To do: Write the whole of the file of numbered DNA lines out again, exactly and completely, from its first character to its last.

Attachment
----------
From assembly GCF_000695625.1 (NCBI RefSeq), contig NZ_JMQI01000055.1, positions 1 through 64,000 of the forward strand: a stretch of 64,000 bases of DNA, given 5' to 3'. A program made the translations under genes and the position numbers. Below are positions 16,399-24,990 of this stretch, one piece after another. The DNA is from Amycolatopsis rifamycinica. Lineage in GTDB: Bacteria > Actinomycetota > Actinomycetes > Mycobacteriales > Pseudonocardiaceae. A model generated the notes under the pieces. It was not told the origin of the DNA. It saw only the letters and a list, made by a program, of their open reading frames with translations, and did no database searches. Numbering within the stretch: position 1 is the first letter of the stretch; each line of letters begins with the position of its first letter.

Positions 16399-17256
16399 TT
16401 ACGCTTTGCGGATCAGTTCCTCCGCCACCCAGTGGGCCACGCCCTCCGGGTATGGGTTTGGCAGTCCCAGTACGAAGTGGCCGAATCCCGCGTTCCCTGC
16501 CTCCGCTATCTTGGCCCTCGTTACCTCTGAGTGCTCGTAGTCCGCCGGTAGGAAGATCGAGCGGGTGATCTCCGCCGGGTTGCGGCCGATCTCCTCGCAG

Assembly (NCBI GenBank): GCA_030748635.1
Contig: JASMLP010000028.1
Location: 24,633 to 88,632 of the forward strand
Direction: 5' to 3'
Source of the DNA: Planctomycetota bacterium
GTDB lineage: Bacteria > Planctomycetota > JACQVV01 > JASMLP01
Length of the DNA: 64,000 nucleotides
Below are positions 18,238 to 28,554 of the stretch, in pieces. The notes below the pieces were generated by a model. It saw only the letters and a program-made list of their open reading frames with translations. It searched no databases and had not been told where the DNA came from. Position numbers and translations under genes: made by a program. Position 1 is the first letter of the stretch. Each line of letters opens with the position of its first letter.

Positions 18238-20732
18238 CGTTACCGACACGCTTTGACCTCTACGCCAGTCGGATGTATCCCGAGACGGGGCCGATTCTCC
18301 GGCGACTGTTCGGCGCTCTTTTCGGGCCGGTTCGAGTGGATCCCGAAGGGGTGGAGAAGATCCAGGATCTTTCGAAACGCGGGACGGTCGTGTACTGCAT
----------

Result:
From assembly GCF_000695625.1 (NCBI RefSeq), contig NZ_JMQI01000055.1, positions 1 through 64,000 of the forward strand: a stretch of 64,000 bases of DNA, given 5' to 3'. A program made the translations under genes and the position numbers. Below are positions 16,399-24,990 of this stretch, one piece after another. The DNA is from Amycolatopsis rifamycinica. Lineage in GTDB: Bacteria > Actinomycetota > Actinomycetes > Mycobacteriales > Pseudonocardiaceae. A model generated the notes under the pieces. It was not told the origin of the DNA. It saw only the letters and a list, made by a program, of their open reading frames with translations, and did no database searches. Numbering within the stretch: position 1 is the first letter of the stretch; each line of letters begins with the position of its first letter.

Positions 16399-17256
16399 TT
16401 ACGCTTTGCGGATCAGTTCCTCCGCCACCCAGTGGGCCACGCCCTCCGGGTATGGGTTTGGCAGTCCCAGTACGAAGTGGCCGAATCCCGCGTTCCCTGC
16501 CTCCGCTATCTTGGCCCTCGTTACCTCTGAGTGCTCGTAGTCCGCCGGTAGGAAGATCGAGCGGGTGATCTCCGCCGGGTTGCGGCCGATCTCCTCGCAG

Assembly (NCBI GenBank): GCA_030748635.1
Contig: JASMLP010000028.1
Location: 24,633 to 88,632 of the forward strand
Direction: 5' to 3'
Source of the DNA: Planctomycetota bacterium
GTDB lineage: Bacteria > Planctomycetota > JACQVV01 > JASMLP01
Length of the DNA: 64,000 nucleotides
Below are positions 18,238 to 28,554 of the stretch, in pieces. The notes below the pieces were generated by a model. It saw only the letters and a program-made list of their open reading frames with translations. It searched no databases and had not been told where the DNA came from. Position numbers and translations under genes: made by a program. Position 1 is the first letter of the stretch. Each line of letters opens with the position of its first letter.

Positions 18238-20732
18238 CGTTACCGACACGCTTTGACCTCTACGCCAGTCGGATGTATCCCGAGACGGGGCCGATTCTCC
18301 GGCGACTGTTCGGCGCTCTTTTCGGGCCGGTTCGAGTGGATCCCGAAGGGGTGGAGAAGATCCAGGATCTTTCGAAACGCGGGACGGTCGTGTACTGCAT